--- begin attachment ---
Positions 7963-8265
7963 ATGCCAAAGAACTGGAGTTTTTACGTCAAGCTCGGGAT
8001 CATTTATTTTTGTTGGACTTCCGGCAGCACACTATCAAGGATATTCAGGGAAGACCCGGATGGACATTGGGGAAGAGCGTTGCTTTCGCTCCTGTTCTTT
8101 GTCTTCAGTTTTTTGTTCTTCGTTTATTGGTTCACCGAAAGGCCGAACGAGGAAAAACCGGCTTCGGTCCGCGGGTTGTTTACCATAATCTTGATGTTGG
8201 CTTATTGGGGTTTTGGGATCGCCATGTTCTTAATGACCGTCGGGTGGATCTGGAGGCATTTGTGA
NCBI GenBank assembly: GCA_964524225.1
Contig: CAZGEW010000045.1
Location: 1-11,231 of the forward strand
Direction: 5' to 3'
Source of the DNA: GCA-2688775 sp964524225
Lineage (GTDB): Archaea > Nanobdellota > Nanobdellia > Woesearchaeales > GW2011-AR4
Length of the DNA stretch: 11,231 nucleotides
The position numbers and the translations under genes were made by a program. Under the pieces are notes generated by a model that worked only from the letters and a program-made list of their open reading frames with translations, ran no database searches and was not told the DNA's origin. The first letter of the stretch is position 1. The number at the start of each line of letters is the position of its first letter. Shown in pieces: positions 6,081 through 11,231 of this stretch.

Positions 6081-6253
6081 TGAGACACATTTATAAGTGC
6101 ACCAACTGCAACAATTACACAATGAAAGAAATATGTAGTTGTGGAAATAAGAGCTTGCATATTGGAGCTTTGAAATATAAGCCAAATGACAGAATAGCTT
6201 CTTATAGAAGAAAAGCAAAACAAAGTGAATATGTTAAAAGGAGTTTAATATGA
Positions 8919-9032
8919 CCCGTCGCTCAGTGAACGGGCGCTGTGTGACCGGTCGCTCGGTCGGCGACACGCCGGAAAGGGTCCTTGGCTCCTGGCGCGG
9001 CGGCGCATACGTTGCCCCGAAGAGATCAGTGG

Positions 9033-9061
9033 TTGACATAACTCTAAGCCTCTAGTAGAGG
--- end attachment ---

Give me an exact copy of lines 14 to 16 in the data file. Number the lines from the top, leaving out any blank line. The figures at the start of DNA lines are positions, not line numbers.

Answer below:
Positions 6081-6253
6081 TGAGACACATTTATAAGTGC
6101 ACCAACTGCAACAATTACACAATGAAAGAAATATGTAGTTGTGGAAATAAGAGCTTGCATATTGGAGCTTTGAAATATAAGCCAAATGACAGAATAGCTT